Capello the England Manager

After leading AC Milan, Roma, Juventus and Real Madrid to league victory, Capello has recently been appointed to the post of England manager, purported to be his last contract as manager before he retires from the game. Typically for Capello, his move to England has been shrouded in conflict, with many critics believing that Capello’s poor English will make him unsuitable for the job. After public support was given for Capello by Alex Ferguson and French manager Arsene Wenger, the Football Association overruled concerns about Capello’s English skills and, on December 14 2007, he was officially elected to the post. Said to be a dream come true, Capello has signed a deal with the English team for four and a half years and began his new role as head coach at the beginning of January 2008.

Trivia

Fabio Capello calls his mum every night and I’m assured by a female colleague that this is important information.

Honours

Capello has won leagues as both coach and footballer, having won the national league with every team he has managed to date. His honours as a footballer include:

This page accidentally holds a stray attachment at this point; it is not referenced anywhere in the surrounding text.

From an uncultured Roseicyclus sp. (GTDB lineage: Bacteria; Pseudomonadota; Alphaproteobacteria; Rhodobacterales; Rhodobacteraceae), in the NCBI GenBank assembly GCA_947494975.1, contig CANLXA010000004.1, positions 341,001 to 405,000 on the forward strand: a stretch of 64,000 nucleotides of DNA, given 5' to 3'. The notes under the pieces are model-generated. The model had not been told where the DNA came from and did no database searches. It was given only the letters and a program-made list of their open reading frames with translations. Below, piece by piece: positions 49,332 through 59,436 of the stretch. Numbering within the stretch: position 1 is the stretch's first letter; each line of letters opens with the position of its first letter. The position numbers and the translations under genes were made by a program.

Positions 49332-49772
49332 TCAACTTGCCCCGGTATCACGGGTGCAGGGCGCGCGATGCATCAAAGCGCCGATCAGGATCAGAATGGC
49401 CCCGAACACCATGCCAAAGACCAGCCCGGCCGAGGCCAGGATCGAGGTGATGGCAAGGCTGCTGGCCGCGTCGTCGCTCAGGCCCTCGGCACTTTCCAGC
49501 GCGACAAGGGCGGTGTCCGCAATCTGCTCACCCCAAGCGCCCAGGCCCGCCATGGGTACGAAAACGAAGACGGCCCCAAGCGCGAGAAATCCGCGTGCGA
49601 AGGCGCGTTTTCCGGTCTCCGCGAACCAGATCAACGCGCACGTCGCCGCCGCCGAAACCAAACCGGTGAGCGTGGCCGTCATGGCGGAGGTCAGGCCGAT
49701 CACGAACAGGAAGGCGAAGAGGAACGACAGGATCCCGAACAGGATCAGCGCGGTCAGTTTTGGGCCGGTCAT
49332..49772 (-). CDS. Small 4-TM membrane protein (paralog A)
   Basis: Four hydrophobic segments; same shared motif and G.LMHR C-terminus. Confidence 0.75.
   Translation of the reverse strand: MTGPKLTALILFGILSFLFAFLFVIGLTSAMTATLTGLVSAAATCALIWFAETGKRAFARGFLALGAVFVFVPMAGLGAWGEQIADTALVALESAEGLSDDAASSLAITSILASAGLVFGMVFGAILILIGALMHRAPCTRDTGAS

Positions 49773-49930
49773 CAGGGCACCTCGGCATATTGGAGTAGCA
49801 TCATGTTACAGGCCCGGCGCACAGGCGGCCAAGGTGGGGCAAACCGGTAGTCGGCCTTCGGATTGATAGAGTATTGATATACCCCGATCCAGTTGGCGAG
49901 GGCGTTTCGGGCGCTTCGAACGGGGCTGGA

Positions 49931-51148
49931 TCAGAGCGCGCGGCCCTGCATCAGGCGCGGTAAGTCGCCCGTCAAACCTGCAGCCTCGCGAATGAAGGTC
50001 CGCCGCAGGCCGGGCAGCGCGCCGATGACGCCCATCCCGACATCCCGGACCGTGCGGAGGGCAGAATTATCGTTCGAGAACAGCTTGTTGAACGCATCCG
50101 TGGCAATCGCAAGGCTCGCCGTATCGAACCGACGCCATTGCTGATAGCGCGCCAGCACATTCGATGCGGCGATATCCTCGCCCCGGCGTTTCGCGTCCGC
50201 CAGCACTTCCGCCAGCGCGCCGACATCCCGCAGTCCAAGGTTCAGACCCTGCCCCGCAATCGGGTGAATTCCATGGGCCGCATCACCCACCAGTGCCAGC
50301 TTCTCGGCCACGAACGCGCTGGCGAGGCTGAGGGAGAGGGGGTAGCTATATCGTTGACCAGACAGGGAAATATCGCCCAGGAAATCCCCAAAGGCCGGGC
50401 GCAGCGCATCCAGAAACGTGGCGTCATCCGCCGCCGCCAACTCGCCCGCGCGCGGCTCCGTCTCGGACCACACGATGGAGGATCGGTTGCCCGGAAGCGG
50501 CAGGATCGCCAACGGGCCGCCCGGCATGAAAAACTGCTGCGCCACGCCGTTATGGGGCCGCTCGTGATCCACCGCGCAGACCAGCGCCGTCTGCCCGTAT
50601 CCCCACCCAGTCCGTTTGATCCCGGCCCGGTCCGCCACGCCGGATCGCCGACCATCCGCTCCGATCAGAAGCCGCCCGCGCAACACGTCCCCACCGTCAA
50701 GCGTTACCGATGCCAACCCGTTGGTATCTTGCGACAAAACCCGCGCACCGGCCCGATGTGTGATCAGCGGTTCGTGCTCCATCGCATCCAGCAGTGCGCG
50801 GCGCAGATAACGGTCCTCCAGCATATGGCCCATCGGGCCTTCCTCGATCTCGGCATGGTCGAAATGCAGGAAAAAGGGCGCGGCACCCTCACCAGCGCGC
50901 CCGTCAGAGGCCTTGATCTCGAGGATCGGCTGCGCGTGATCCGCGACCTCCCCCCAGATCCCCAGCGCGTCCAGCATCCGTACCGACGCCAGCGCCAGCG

• Scudetto (Italian league) 1971-72, 1972-73, 1974-75 (Juventus); 1978-79 (Milan)
  • Coppa Italia (Italian cup) 1968-69 (Roma); 1976-77 (AC Milan)
  • European Cup (runner up) 1972-73
  • Anglo-Italian League Cup (runner up) 1969

Capello’s honours as a coach include:

  • Scudetto 1991-92, 1992-93, 1993-94, 1995-96 (AC Milan); 2000-01 (Roma); 2004-05, 2005-06 (Juventus)
  • UEFA Champions League 1994 (AC Milan)
  • UEFA (runner-up) 1993, 1995 (AC Milan)
  • European Super Cup 1994 (AC Milan)
  • Supercoppa Italia 1992, 1993, 1994 (AC Milan); 2001 (Roma)
  • Supercoppa Italia (runner-up) 2005 (Juventus)
  • Coppa Italia (runner-up) 1997-98 (Milan); 2002-03 (Roma)
  • La Liga (Spanish League) 1996-97, 2006-07 (Real Madrid)